Steven Christopher Seward

 

My parents met each other when they were students at the Art Institute of Chicago in 1948. My father, James Edwin Seward, was raised in the Deep South and had recently finished his service in the Navy. Up till then, he was a totally self-taught artist who had never met a professional artist in his life.
With an accent sounding like Gomer Pyle, gales of laughter would erupt when he opened his mouth in art school. Being a very serious student however, he was greatly annoyed when he first heard my mother giggling and talking with her friends in the back of the classroom while he was trying to study.
Undeterred by this encounter, they married, moved to Cleveland, Ohio, and raised five children, four of whom became professional artists.
I pretty much learned all my painting skills from my father.
Recently deceased, he was a free-lance illustrator and portrait painter who worked at home in his studio, so my siblings and I were immersed in the art business whether we liked it or not. I had a sort of old fashioned master/apprentice relationship with my father, where I eventually got good enough that I helped work on some of his paintings. This intense training, plus a particularly fervent high school art teacher (Anthony Eterovich), helped me to win the highest number of gold medal awards of any student in the National Scholastic Art Competition.
In that particular year, the showing of the students’ works happened to be in Chicago, unbeknownst to my grandparents who resided there. One day my grandfather bolted frantically out of the bathroom upon hearing screams from my grandmother. Fearing that some calamity had befallen her, he instead found her clutching a Chicago Tribune Newspaper. She had unexpectedly stumbled upon a large color picture of one of my paintings in an article about the show.
After graduating High School, three of my siblings and I went to different art schools.
My own experience (at a very prestigious art school that I shall not name) was almost a complete waste of time. I had teachers who never picked up a pencil or paintbrush, and pretty much just left us students to learn on our own. And all this after paying big bucks!
Nevertheless, I continued training under my father (and mother) on the side, and I quit art school after a year and a half.
A job immediately fell into my lap that entailed painting portraits of the past mayors of Parma, Ohio, and teaching community art classes.
Teaching proved to be a valuable experience for me. I had students that ranged in age from kindergarteners all the way through seasoned citizens. The act of teaching what I had learned, to people of widely varying skill levels, helped to crystallize my own concepts on art.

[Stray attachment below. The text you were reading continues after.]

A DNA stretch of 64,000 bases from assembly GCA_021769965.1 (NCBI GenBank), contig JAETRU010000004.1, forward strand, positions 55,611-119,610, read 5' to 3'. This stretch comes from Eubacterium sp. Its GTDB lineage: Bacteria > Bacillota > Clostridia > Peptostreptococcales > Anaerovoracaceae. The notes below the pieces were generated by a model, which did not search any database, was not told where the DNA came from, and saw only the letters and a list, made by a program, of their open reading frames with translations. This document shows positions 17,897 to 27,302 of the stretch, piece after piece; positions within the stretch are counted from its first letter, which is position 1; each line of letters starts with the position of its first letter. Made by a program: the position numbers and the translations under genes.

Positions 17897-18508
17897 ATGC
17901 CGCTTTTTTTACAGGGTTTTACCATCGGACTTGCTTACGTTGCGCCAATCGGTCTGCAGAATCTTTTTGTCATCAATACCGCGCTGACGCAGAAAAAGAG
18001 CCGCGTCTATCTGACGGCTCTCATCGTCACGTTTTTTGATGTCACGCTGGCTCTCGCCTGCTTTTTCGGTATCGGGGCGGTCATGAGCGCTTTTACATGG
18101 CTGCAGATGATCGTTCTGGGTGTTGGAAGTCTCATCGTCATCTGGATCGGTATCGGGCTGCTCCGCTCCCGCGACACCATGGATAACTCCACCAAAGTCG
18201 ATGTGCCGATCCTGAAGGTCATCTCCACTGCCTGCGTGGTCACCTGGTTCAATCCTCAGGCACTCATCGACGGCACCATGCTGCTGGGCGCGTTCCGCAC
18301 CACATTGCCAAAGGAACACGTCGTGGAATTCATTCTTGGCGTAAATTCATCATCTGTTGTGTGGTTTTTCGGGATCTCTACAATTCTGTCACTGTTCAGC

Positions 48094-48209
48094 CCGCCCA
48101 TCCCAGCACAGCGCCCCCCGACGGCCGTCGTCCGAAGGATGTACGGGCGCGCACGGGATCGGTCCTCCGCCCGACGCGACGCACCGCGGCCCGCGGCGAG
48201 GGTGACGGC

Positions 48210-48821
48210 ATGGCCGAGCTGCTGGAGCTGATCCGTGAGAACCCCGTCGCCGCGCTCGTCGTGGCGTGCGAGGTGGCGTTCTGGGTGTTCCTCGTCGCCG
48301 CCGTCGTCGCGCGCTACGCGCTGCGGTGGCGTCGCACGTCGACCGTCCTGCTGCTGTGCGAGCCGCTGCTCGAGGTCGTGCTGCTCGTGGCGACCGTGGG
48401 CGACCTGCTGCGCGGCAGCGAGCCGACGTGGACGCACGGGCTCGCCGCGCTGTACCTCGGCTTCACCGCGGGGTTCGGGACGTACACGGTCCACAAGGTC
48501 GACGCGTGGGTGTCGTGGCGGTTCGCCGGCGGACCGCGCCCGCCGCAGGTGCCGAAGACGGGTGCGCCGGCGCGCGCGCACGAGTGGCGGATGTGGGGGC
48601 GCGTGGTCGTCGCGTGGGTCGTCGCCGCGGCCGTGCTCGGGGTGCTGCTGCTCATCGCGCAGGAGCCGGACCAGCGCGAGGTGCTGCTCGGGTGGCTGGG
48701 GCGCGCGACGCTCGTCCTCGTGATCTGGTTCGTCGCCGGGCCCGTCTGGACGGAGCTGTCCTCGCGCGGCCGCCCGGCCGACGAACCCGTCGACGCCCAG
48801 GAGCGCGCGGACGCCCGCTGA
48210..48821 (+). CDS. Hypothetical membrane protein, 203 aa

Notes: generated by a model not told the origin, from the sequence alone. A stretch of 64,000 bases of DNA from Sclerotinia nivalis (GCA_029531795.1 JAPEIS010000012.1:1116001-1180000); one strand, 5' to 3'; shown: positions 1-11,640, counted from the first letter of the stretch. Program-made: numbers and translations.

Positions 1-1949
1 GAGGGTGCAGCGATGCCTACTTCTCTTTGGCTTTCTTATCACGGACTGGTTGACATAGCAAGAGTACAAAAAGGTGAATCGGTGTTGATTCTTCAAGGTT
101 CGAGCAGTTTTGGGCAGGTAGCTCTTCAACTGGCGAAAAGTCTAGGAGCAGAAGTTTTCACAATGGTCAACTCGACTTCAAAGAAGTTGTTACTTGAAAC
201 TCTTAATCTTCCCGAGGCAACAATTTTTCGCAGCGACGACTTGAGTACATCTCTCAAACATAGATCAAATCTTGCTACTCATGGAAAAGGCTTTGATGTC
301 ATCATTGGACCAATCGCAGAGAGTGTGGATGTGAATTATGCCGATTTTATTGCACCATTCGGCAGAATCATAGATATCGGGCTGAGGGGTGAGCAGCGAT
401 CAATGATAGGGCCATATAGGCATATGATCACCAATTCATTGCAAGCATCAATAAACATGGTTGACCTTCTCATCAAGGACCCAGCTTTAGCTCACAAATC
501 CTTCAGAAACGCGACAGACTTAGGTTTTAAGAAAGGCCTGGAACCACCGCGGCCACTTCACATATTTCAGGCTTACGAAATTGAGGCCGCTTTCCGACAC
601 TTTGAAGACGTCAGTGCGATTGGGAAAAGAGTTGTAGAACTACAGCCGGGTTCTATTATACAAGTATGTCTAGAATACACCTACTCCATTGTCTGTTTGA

I still enjoy teaching, but nowadays I only have an occasional private student.
I grew restless after a couple of years of teaching and I ventured into the world of greeting card illustration, going to work for American Greetings Corporation where I was abruptly fired after only three months. At the end of the workday one Friday afternoon I was summoned into the office by two of my superiors. Quite oblivious of the situation, I wisecracked “So, what did you call me in for? To fire me?” Nobody laughed. I began to get worried. They actually did me a favor by forcing me to get my priorities straight and to pursue what I really liked best: painting people.
I started by drawing sketches of people at local art shows. I showed samples of my oil paintings along with the drawings, and gradually I picked up commissions to do oil portraits.
A key person who helped me get going is a woman named Mary Reynolds who sat for one of my pencil sketches, and later asked if she could become a part-time agent for me despite having no previous experience. This worked out very well.
Eventually I accumulated enough work that I abandoned the pencil sketching.
At various times I’ve had a large enough backlog of work that I’ve enlisted the services of my father and my two brothers, Peter and Tom. Some of the paintings you see on my web site contain brushstrokes from these family members.
In fact, within my family circle there has been quite a bit of sharing of skills where every member has worked on somebody else’s pictures at one time or another. Once, for fun, we did a pastel of my cousin Wendy where literally everybody drew on a part of the picture.

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